I'll post some results after I simulate it a bit (I just downloaded Switchercad-III) and if it looks promising in the simulator then try to build some version of it.


Paid Member
2002-07-12 9:55 am
San Diego
I meant to say ..

To solve the efficiency problem, maybe it can be run class-B by parallelling it with the complementary PFET / NPN and reducing the controlled current in the (now complementary) source followers, letting the bulk of current handling be taken care of by the current sources.

One thing I never quite understood about MOSFET amplifiers is the gate resistor thing. If I drive the gates from a high impedance, what good do they do? My naive thought is that the gates are driven from high impedance, they do nothing, and if they are voltage driven then gate resistors would actually degrade stability by introducing another pole in the system.
The Pass Patent

Hi Jan,

No, I have not read the Pass patent. However, much of Nelson's work is familiar to me; years ago, I built a Zen and quite liked it and this started me off on this voyage of discovery. I like his minimalism and fundamental grasp of the strengths and weaknesses. He is also a very decent human being......

The amp using this topology I have built I call the Glass Harmony. The input stage, the voltage amplifier, is a 6SL7, and the output stage is two parallel P types while the current source is two parallel N types, IRFP 150s.

Mirlo, I run only 4.2mA through the bipolar by using a 1K resistor on the collector/rail, and a 0R47 resistor in the source to degenerate the OLG a little.

Your comment about the gate resistor is well taken. The pupose of a gate resistor is to block rapid transfer of charge to and from the gate, so that the infamous self-oscillation properties of a mosfet can be 'poled' out, to use your terminology.

It works pretty well, and you are right that buffering the power supply would not be necessary with a cascode. However, such an approach would limit the voltage swing at the drain of the mosfet, which is not good for rail efficiency.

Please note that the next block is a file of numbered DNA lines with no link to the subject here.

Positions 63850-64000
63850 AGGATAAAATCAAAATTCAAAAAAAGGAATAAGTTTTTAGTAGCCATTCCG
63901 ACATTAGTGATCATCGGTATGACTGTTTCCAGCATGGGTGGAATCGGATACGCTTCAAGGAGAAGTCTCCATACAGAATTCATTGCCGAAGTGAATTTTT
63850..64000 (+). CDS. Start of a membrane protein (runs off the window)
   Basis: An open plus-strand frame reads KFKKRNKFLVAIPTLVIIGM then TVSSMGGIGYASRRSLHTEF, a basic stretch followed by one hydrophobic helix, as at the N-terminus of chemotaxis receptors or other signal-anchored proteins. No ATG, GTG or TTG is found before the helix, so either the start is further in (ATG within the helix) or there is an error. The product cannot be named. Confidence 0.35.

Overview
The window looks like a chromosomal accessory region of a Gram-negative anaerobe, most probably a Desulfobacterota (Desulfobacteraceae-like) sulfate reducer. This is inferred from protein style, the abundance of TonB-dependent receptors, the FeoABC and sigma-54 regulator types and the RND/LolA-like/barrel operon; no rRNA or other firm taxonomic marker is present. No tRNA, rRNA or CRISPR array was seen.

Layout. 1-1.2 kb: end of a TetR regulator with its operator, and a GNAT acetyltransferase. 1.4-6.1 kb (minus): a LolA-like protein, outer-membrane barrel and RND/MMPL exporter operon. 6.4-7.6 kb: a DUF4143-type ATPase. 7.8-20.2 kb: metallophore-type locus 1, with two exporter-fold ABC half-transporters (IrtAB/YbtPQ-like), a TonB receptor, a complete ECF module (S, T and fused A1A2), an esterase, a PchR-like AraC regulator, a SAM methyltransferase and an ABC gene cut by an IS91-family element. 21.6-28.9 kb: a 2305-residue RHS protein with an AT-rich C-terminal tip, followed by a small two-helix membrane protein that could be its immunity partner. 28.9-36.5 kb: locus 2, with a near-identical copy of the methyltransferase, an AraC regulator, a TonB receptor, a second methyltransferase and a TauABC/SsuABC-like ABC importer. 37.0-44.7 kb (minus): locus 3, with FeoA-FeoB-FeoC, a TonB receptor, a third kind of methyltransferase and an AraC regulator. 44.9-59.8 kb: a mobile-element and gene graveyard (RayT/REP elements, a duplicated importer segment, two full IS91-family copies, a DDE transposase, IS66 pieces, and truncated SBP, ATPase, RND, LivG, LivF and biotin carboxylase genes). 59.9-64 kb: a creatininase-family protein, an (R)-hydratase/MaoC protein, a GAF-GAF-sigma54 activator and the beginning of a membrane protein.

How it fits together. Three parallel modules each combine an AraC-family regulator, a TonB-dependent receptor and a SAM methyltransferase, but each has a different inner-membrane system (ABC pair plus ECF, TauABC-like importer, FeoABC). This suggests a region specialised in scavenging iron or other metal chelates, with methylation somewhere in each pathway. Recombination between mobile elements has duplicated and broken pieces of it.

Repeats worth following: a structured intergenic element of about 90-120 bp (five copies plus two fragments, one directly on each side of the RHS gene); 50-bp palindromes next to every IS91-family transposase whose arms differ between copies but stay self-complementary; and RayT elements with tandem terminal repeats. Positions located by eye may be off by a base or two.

Hi Gromanswe,

I am not sure of the significance of your warning about sellers. :confused:

I am not trying to peddle my wares, good as they are. Nor was I aware I was exhorting anyone to buy anything. The Glass Harmony was an early project of mine, and never did become a commercial product. If anyone wanted one, I would decline, because I deplore it's inefficiency.

Like you, I am attempting to participate in a forum of ideas, in the hope that I may contribute something and perhaps even learn something new.

Your view of trade is interesting, too. In the US if a wealthy man drives an expensive car, people often applaud him and wish him well. In my country, and quite possibly yours, they usually deride him for exploiting others and ripping off society. Therein lies a differentiator between Australia and the US; here, we like everyone to be equal, but sadly, it just cannot happen.

You have quite a lineage of cryptic comments - be aware that riddles do not come over well in this medium and straight talk is always preferred, particularly as there are many language groups.



Nelson Pass

The one and only
Paid Member
2001-03-29 12:38 am
Hugh's diagram is not related to my current source, but
interestingly is very much like the circuit which was part
of the Threshold Stasis amps (later generations).

I have been curious for some time as to the origin of